Later in the relationship, especially if you have survived the 7-year-itch, you may recognize the need for change, but will find it much more difficult to negotiate. Bickering has become a way of engaging, of interacting with the other party.
Sometimes that type of back and forth works, but if it doesn’t and you want to change, try this: First, be gentle on yourselves and realize that if it took you a decade (or more!) to build this habit of interaction. It may take way more than 21 days to change this habitual way of speaking to each other. Be satisfied with shaping, that is, working closer and closer to your goal of success.
Empty nesters or soon-to-be retireds may be starting an playing different ball game. That sweet young thing you married is suddenly developing an unpleasant independent streak? That guy of your dreams is becoming a control nut?
Not! All that is happening is a battle over a smaller turf.
Remember that old saying, “The smaller the stakes, the bigger the war.” If a person has been successful at work, now having a much smaller kingdom to rule may engender fierce arguments over how to load the forks in the dishwasher. With kids out of the house, there is more time to get on each other’s nerves.
Be patient with each other and expect some turmoil until things get ironed out. Be alert for what is really going on under the surface.
8. Myth: We can handle this by ourselves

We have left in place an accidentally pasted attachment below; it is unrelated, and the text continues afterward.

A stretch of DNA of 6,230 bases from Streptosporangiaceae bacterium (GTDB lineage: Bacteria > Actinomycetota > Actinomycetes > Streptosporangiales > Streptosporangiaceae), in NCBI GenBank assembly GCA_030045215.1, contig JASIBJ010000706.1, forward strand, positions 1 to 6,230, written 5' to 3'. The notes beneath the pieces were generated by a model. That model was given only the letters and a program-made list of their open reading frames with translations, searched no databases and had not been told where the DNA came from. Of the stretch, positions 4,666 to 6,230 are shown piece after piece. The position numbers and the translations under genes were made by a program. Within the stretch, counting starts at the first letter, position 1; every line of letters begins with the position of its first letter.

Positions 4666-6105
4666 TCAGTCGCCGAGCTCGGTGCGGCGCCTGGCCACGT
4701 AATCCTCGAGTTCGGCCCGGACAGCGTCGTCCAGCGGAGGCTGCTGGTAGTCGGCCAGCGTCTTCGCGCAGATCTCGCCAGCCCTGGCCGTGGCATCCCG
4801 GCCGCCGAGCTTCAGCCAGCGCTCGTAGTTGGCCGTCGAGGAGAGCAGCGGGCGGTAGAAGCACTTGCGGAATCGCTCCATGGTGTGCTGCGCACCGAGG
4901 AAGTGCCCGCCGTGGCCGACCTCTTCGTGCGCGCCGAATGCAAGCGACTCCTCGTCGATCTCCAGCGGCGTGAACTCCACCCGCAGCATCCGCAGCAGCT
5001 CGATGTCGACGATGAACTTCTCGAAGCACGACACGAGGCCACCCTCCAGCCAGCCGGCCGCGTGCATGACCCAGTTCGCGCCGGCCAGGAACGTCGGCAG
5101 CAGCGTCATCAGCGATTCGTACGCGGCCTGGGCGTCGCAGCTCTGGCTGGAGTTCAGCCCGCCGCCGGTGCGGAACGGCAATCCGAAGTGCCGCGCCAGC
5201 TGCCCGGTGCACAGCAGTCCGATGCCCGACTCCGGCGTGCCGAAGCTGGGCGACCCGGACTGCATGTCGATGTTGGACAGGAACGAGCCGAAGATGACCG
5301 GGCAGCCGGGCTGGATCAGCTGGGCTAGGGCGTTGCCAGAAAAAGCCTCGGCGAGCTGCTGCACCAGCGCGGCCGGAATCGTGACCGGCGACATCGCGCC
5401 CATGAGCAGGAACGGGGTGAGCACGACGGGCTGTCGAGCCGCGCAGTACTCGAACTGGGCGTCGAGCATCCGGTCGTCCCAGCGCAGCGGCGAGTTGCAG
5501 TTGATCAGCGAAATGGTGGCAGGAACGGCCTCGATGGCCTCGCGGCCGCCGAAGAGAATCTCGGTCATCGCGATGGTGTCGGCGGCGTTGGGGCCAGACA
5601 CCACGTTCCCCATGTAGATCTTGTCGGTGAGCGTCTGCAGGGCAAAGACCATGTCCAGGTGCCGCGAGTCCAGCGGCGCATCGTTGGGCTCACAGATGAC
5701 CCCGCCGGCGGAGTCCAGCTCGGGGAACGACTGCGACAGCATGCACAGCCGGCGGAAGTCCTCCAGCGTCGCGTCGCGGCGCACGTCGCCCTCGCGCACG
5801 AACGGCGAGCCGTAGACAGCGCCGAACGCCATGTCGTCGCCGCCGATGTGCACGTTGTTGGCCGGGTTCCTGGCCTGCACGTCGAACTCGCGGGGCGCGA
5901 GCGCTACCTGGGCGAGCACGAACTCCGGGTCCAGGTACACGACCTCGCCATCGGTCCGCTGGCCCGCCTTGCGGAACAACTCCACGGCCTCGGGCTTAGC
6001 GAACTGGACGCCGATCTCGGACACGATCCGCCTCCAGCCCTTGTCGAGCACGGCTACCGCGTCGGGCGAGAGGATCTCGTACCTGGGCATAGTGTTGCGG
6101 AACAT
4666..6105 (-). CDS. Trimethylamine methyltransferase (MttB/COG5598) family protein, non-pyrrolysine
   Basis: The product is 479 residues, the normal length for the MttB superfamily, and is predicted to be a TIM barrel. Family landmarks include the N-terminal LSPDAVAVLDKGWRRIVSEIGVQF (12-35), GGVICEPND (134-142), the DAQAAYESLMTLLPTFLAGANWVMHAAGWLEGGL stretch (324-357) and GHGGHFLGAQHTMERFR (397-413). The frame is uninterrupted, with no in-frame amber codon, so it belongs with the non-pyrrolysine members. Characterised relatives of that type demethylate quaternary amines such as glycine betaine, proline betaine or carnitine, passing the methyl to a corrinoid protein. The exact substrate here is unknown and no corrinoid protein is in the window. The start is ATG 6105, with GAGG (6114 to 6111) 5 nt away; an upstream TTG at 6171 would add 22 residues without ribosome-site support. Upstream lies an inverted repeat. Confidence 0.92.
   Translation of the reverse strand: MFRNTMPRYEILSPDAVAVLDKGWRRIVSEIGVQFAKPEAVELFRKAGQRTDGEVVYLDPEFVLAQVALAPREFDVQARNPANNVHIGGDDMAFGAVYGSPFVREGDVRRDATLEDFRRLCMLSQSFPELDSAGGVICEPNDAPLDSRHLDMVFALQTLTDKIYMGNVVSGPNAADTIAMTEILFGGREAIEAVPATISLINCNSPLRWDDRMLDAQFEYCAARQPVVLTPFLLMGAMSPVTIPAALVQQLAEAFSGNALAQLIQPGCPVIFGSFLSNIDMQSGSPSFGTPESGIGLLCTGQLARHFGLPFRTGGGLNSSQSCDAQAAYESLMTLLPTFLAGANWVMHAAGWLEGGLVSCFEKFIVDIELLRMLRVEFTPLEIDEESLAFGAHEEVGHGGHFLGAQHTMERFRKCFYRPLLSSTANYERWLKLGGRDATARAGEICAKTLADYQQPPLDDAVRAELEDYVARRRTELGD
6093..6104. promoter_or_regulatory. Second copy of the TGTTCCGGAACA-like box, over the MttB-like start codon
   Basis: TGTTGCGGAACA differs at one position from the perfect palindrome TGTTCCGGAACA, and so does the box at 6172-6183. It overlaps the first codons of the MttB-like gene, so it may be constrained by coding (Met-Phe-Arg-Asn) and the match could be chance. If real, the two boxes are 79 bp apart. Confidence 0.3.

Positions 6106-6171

Reality: It depends. Sometimes yes, sometimes no.
The reason why Robert’s Rules of Order work is that there is a parliamentarian in charge—that guy with the gavel. The reason why the Marquess of Queensbury Rules can govern the fiercest of boxers is that referee in the ring.
When you fight alone you don’t have that safeguard. And you definitely don’t want to pull the kids into it. I agree with Dr. P on that one.
What to do? I can tell you what not to do. Leave the mother, father, siblings, friends, or ex-lovers out of it. It is not their business and the only reason you tell them is that you know they love you best.
When you use this tactic you create a conflict triangle of victim-persecutor-rescuer. And guess who’s the victim! Once such a triangle is in play it becomes quite stable. You may never resolve differences with your partner, but will expend a lot of emotional energy rehashing problems with outsiders. Eventually they will duck in the nearest vacant doorway in self-defense whenever you appear!
Rather, if it is too frightening to fight about, especially if it has reached the point of one party threatening to move out, consider using a neutral referee. Not a family friend, but rather a counselor. Not your living room, but a neutral office. Mental health professionals are trained to do this stuff, and can sometimes spot those elusive trees in your forest.
Fighting is not a bad thing. It can bring a couple closer together if both the head and heart are engaged. If you work at it, conflict can keep your relationship intact and help it grow stronger. And then you both win.